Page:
MMy phone rang at 5:30am, sharp. My brother and I had made plans to check out the sunrise this morning and I had already slept through my 4:45am alarm. Once I realized that I didn’t oversleep by too much, I set off towards Clifton to pick him up and set up shop at Eden Park. We were forecast this morning to have 7% cloud cover with 90% humidity so I knew that if we were lucky, we wouldn’t miss much as long as we could get to the park just before sunrise. With such a high humidity, the odds of seeing a twilight color show were slim to none.
I was hoping to take some sunrise silhouette pictures and asked my brother if he’d mind being the subject. He is well known for his large poof of hair and it also happens that he is cutting it all off in June. I knew that if I was going to make some silhouettes using him as the subject, we might as well do it before he gets his iconic afro trimmed back. I’m impressed – he even woke up a half hour early to pick it out!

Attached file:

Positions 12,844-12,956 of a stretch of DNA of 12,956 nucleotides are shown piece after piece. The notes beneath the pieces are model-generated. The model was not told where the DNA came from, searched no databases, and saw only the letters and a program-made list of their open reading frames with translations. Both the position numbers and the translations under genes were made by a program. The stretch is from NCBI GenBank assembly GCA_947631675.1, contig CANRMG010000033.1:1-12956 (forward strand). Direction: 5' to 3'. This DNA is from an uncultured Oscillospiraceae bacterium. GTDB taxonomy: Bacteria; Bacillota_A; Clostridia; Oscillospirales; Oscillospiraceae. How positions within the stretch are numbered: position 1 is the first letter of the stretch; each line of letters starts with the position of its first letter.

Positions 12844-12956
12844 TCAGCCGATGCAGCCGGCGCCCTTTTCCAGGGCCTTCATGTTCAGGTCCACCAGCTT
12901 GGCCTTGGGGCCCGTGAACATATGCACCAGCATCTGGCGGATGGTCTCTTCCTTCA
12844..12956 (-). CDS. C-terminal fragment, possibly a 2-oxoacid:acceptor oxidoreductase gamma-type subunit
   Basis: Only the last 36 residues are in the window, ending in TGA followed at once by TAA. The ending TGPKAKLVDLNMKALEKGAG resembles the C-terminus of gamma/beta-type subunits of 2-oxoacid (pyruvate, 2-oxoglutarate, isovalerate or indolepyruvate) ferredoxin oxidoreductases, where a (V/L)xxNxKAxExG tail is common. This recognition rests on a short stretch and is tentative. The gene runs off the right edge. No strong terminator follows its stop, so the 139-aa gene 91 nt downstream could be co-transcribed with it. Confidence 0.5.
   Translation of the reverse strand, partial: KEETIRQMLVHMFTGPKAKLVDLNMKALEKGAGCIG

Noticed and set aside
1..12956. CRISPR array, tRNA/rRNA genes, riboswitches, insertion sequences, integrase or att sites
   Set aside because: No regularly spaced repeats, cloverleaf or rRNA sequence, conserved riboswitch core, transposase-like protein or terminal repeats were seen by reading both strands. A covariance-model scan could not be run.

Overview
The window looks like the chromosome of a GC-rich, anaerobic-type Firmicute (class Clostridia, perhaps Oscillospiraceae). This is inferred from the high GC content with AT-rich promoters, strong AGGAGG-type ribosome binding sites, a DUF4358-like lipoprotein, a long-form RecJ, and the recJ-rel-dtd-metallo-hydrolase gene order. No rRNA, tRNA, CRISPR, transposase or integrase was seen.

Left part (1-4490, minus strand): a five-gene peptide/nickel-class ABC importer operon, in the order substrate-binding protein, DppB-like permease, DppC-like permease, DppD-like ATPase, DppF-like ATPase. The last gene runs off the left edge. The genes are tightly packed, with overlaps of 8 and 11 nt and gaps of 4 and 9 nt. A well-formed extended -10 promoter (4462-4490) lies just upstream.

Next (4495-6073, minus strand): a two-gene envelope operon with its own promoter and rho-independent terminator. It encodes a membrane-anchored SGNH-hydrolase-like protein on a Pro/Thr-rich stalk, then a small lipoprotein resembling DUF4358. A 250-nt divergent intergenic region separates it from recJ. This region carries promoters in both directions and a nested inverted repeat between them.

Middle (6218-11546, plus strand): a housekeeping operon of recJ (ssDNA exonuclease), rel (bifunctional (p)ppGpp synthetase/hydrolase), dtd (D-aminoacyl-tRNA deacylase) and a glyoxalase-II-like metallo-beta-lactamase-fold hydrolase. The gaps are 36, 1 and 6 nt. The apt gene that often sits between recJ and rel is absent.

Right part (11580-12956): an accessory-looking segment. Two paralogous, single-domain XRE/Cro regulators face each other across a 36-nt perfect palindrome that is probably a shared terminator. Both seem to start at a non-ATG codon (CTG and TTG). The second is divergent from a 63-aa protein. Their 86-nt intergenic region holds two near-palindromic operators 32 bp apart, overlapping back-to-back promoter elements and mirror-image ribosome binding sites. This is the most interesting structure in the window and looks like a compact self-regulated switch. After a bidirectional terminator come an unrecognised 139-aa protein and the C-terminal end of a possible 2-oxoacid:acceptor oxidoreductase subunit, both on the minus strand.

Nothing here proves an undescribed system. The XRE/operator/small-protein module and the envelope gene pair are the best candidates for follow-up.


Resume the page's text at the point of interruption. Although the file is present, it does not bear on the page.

We ended up making our way to Eden Park for several reasons. First, it is close to Clifton (where my brother lives). Second, I am long overdue for a visit to Eden Park, considering that my last (and only) sunrise at Eden Park was back in the autumn for Sunrise 115. Third, the overlook at Eden Park by the Twin Lakes is one of the absolute perfect locations for clear open sky views of the eastern sky. In my mind I was imagining colorful gradient atmospheres in the backdrop, but once again I found myself being caught up in a mindset that is months out of date! For the crisp, cool and dry sunrises of autumn, when the sky starts to light up an hour before sunrise, there are many shades of pinks, purples, yellows, oranges, and blues that fade to and from across the atmosphere in preparation for First Light. That’s what I was expecting, but of course today we ended up at the park during one of the most humid sunrises of the spring so far.